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Topic: Dave Eggers?

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Subject: Dave Eggers?
Date Posted: 2/8/2012 5:48 PM ET
Member Since: 10/14/2007
Posts: 123
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Anyone have trouble reading him?  I have tried and tried but can't get into his books.  I've given up on A Heartbreaking Work of Staggering Genius and What is the What.  Both received rave reviews, were bestsellers, etc.  Even the descriptions of each were fascinating and had me convinced that I'd love the books.  Not true at all.  It takes a lot for me to give up on a book, so I'm almost disappointed in myself for not being able to stick with either.  AHWOSG was excellent in the beginning, but halfway through I couldn't stand reading it any longer!  And I only got through about 175 pages of What is the What and found myself dreading the thought of returning to it.  I finally gave up and posted it to PBS just now.  Can anyone recommend anything by Eggers?  Or maybe his style just isn't for me.  I just don't get what the hype is all about with this author!

Date Posted: 2/8/2012 6:52 PM ET
Member Since: 3/13/2009
Posts: 8,022
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I read "Where the Wild Things Are" by him and absolutely loved it!  Haven't read anything else by him, though.

Date Posted: 2/9/2012 7:39 PM ET
Member Since: 6/21/2008
Posts: 6,536
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Tasha,   I just always felt that his work is a timepiece type of autobiographical work.  I am not his age and couldn't relate to his work either.  He is just too much younger than me for me to get it.

Date Posted: 2/10/2012 8:13 AM ET
Member Since: 11/28/2007
Posts: 4,987
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A Heartbreaking Work definitely takes a sharp turn towards wierd about halfway in, away from his caring for his brother, to his dealing with his friend's accident and starting up the magazine.  At first reading, I found it unsettling, a little disappointing, because the tales involving Toph were so endearing.  However, I reread the book several times, and came to enjoy the whole thing.  Parts about the magazine had me laughing out loud.  And I especially identified with his going back to his childhood home and scattering his mother's ashes.  He was just a young man thrown into a lot of responsibility.  I recommend sticking with it! 

Date Posted: 2/10/2012 11:33 AM ET
Member Since: 10/14/2007
Posts: 123
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Hmm...I'm willing to give Where the Wild Things Are a chance.  I don't think I could bring myself to reattempt A Heartbreaking Work any time soon, though.  Maybe in the future, though....if my TBR pile ever starts to dwindle down (haha, highly unlikely!). Maybe I just can't relate, like Pamela mentioned.

 

Edited for poor spelling.



Last Edited on: 2/10/12 11:33 AM ET - Total times edited: 1
Date Posted: 2/10/2012 4:15 PM ET
Member Since: 8/20/2006
Posts: 1,930
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I did not like his Heartbreaking book - what an ego trip for him and he was so proud of his immaturity. Very overrated IMHO. He's just a couple of years younger than I am in age. I find it interesting that it was originally billed as a Memoir, then people he mentions in the book started contesting what he said and now it is described as "lightly fictionalized". I thought it was a load of bull when I read it. In fact it was one of the first books I swapped when I joined this site :-)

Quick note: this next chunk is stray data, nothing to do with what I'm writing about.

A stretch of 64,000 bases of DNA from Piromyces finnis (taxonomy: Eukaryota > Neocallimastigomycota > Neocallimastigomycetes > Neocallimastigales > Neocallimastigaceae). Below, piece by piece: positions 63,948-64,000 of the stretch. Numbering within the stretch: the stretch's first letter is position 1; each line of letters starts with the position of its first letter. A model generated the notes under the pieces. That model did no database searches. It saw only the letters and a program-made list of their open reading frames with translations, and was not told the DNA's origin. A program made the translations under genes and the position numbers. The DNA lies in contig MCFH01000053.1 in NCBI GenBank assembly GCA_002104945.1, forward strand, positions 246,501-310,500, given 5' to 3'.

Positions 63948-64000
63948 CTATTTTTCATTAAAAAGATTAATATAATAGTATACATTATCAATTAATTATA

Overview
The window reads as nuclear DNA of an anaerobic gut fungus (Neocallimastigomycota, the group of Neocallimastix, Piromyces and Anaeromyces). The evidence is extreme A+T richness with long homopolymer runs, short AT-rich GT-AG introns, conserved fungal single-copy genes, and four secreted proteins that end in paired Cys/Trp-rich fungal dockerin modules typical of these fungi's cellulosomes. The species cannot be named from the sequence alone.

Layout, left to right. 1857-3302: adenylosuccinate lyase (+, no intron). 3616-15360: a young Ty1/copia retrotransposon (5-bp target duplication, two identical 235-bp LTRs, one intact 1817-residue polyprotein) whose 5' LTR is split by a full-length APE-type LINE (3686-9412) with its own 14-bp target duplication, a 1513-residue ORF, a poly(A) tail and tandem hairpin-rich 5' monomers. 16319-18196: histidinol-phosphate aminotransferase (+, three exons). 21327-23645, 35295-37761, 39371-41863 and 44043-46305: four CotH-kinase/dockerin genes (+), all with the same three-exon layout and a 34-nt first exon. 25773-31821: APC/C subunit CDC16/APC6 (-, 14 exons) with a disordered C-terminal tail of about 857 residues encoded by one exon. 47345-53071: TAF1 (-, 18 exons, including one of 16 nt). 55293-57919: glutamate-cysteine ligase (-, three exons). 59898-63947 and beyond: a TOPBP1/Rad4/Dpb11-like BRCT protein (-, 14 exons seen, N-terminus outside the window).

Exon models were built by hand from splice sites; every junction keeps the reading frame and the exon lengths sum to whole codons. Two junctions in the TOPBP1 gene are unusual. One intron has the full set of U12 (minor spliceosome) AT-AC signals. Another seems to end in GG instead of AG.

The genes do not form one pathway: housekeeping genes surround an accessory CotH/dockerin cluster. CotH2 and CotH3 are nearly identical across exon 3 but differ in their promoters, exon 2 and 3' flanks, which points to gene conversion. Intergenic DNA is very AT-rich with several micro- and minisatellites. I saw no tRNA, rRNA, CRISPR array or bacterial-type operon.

Date Posted: 2/16/2012 10:49 AM ET
Member Since: 11/8/2006
Posts: 871
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Zeitoun is much better.  He's a good writer, easier to embrace if he is writing someone else's story.

Date Posted: 2/16/2012 11:04 AM ET
Member Since: 6/21/2008
Posts: 6,536
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Well, someone gave me a copy of Zeitoun and I just shelved it.  Guess I better dig it out.  I have been looking for books about Katrina.

Date Posted: 2/16/2012 4:55 PM ET
Member Since: 10/14/2007
Posts: 123
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Heard about Zeitoun.  I'm willing to give it a try!  Wasn't there some controversy over the main character, though?  Something about him being abusive or something?  Maybe I'm confusing this book with another.  Anyway - thanks for the recommendation!

Date Posted: 2/18/2012 3:06 PM ET
Member Since: 11/8/2006
Posts: 871
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Wasn't there some controversy over the main character, though?

Not that I've heard.  Not at all abusive.  

He is muslim, born in Syria, American citizen, son of a fisherman, his wife is a divorced muslim convert, he owned a New Orleans painting business and some rental property.  He adopted the rainbow as his company logo.  He thought it was like all the paint colors.  He unwittingly became the painter of choice for the gay community.  He stayed to care for his and his clients properties.  Very tolerant.

Date Posted: 2/18/2012 3:50 PM ET
Member Since: 12/26/2008
Posts: 1,958
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I did not llove Zeitoun, but I did learn a lot by reading it.

But I adore What is the What.  For some reason, that book really moved me.

Date Posted: 2/18/2012 5:52 PM ET
Member Since: 4/5/2011
Posts: 6,260
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A Heart-Breaking Work of Staggering Genuis - I couldn't read that.